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The hacker behind a Distributed Denial of Service (DDoS) attack on Boston Children’s Hospital in 2014 has been handed a jail term of 10 years and must pay $443,000 in restitution.
Martin Gottesfeld, 34, of Somerville, MA, launched attacks on the Framingham, MA, Wayside Youth and Family Support Network and Boston Children’s Hospital in 2014 as a protest over the handling of a case of suspected child abuse.
In 2013, teenager Justina Pelletier was admitted to Boston Children’s Hospital after a physician at Tufts Medical Center recommended she was transferred in order for her to see her longtime gastroenterologist. Justina suffered from mitochondrial disease; however, Boston Children’s Hospital believed Justina’s condition was psychological rather than physical.
Justina’s parents tried to get their daughter transferred back to Tufts Medical Center but the hospital believed the actions of the parents and interference in their daughter’s care amounted to medical abuse. In the subsequent custody case, the parents lost custody of their daughter to the state of Massachusetts. Justina spent the following 16 months in state custody.
Gottesfeld took issue with the treatment of Justina. Operating as a hacker under the banner of the hacking group Anonymous, Gottesfeld launched DDoS attacks on the medical facilities. An attack was launched on the Wayside Youth and Family Support Network in March 2014, where Justina was a resident after her discharge from hospital. In April 2014, Gottesfeld attacked Boston Children’s Hospital. The attack caused significant disruption to day-to-day operations at the hospital over a period of two weeks.
According to the Department of Justice, “[Gottesfeld] unleashed a DDoS attack that directed so much hostile traffic at the Children’s Hospital computer network that he not only knocked Boston Children’s Hospital off the internet, but knocked several other hospitals in the Longwood Medical Area off the internet as well.”
Prosecutors claim the attacks not only caused disruption to patient care at Boston Children’s Hospital, but also hampered its research capabilities, disrupted communications with other healthcare facilities, and resulted in a loss of around $300,000 in donations while its fundraising portal was disabled. The Wayside Youth and Family Support Network spent around $18,000 mitigating and responding to the DDoS attacks.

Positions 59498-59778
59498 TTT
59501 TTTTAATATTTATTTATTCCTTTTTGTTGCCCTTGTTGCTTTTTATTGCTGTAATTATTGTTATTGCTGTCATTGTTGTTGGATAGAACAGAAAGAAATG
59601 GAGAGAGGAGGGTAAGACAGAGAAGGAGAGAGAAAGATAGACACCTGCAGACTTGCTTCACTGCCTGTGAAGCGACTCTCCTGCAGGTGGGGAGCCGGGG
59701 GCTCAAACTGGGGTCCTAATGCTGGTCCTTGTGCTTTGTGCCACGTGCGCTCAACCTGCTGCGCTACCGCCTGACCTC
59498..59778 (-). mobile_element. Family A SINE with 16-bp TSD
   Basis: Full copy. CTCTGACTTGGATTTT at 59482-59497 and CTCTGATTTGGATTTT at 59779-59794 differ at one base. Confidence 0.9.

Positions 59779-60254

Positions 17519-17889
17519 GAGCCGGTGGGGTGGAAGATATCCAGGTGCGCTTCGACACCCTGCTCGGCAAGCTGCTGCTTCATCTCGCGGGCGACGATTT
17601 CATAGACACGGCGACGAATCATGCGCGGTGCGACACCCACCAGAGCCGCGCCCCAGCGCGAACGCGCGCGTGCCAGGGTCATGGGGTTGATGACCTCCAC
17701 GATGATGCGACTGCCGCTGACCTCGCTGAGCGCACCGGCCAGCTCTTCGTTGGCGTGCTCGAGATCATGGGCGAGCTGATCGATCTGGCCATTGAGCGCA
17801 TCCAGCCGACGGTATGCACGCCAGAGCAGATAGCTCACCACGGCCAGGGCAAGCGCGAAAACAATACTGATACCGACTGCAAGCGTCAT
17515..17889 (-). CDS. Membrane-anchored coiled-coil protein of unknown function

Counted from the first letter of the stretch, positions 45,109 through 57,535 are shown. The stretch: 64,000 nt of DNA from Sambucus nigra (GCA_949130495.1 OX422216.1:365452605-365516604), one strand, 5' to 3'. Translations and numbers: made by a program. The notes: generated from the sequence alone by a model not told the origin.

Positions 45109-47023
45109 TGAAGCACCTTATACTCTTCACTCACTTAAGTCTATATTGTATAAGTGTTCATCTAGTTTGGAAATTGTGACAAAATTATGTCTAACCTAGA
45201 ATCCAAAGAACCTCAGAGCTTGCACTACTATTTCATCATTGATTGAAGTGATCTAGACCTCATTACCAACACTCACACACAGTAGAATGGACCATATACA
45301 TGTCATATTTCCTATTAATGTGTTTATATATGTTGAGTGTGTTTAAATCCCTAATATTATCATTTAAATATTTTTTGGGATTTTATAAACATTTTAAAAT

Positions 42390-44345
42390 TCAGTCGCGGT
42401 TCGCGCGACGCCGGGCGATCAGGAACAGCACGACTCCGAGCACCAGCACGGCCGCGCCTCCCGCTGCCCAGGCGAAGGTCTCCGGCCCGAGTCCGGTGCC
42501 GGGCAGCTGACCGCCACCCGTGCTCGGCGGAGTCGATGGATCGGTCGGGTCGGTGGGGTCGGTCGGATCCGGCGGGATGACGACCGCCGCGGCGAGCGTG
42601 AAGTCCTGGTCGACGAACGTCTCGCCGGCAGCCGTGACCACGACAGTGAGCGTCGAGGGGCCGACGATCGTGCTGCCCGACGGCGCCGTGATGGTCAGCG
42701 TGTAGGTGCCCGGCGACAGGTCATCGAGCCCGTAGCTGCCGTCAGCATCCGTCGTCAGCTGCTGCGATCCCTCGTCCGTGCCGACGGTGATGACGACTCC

Gottesfeld was suspected of being behind the DDoS attacks and in October 2014, the FBI executed a warrant and seized Gottesfeld’s computer and hard drives. Gottesfeld was not charged at the time, but with charges pending, fled the country with his wife in February 2016. The pair got into trouble in a small boat off the coast of Cuba and sent out a distress signal. They were picked up by a passing Disney cruise ship and Gottesfeld was arrested by the FBI when the ship made port in Miami.
In August 2018, Gottesfeld was charged with two counts of conspiracy and two counts of causing damage to protected computers and was recently sentenced in Boston. Gottesfeld claimed he had no regrets over the attacks and said “I wish I could have done more.”
Assistant U.S. Attorney David D’Addio claimed the attacks put children’s lives at risk and suspected Gottesfeld would commit further attacks in the future when released from prison. “It is terrifying to contemplate what he will do with the next cause he adopts,” said D’Addio.
U.S. District Judge Nathaniel Gorton said Gottesfeld’s crimes were “contemptible, invidious and loathsome,” and warranted a long custodial sentence.
Gottesfeld, who has been in custody since February 2016, is planning to appeal.